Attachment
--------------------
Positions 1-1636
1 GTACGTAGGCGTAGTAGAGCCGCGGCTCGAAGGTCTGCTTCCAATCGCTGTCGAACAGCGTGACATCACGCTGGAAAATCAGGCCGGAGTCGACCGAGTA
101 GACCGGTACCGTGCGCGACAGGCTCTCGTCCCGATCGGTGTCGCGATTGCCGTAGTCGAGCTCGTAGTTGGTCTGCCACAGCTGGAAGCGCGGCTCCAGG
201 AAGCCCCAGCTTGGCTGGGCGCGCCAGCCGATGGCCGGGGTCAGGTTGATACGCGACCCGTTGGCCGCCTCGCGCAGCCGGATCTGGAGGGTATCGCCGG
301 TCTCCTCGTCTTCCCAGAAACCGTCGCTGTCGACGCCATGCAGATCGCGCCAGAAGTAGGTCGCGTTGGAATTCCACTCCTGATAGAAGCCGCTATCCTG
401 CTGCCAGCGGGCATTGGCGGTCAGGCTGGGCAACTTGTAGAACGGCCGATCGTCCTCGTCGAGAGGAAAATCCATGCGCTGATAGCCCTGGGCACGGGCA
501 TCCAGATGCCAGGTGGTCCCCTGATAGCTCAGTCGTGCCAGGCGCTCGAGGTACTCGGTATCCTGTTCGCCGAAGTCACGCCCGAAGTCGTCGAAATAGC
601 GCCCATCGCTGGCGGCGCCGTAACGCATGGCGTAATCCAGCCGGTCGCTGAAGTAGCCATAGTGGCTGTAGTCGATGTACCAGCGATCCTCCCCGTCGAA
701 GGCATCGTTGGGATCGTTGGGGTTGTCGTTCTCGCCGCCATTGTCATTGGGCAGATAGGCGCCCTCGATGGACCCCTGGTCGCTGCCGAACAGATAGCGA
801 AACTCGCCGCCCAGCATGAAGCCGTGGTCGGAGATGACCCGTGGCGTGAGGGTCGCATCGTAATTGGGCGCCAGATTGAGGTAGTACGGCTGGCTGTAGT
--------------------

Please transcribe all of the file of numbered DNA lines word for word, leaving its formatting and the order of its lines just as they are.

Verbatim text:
Positions 1-1636
1 GTACGTAGGCGTAGTAGAGCCGCGGCTCGAAGGTCTGCTTCCAATCGCTGTCGAACAGCGTGACATCACGCTGGAAAATCAGGCCGGAGTCGACCGAGTA
101 GACCGGTACCGTGCGCGACAGGCTCTCGTCCCGATCGGTGTCGCGATTGCCGTAGTCGAGCTCGTAGTTGGTCTGCCACAGCTGGAAGCGCGGCTCCAGG
201 AAGCCCCAGCTTGGCTGGGCGCGCCAGCCGATGGCCGGGGTCAGGTTGATACGCGACCCGTTGGCCGCCTCGCGCAGCCGGATCTGGAGGGTATCGCCGG
301 TCTCCTCGTCTTCCCAGAAACCGTCGCTGTCGACGCCATGCAGATCGCGCCAGAAGTAGGTCGCGTTGGAATTCCACTCCTGATAGAAGCCGCTATCCTG
401 CTGCCAGCGGGCATTGGCGGTCAGGCTGGGCAACTTGTAGAACGGCCGATCGTCCTCGTCGAGAGGAAAATCCATGCGCTGATAGCCCTGGGCACGGGCA
501 TCCAGATGCCAGGTGGTCCCCTGATAGCTCAGTCGTGCCAGGCGCTCGAGGTACTCGGTATCCTGTTCGCCGAAGTCACGCCCGAAGTCGTCGAAATAGC
601 GCCCATCGCTGGCGGCGCCGTAACGCATGGCGTAATCCAGCCGGTCGCTGAAGTAGCCATAGTGGCTGTAGTCGATGTACCAGCGATCCTCCCCGTCGAA
701 GGCATCGTTGGGATCGTTGGGGTTGTCGTTCTCGCCGCCATTGTCATTGGGCAGATAGGCGCCCTCGATGGACCCCTGGTCGCTGCCGAACAGATAGCGA
801 AACTCGCCGCCCAGCATGAAGCCGTGGTCGGAGATGACCCGTGGCGTGAGGGTCGCATCGTAATTGGGCGCCAGATTGAGGTAGTACGGCTGGCTGTAGT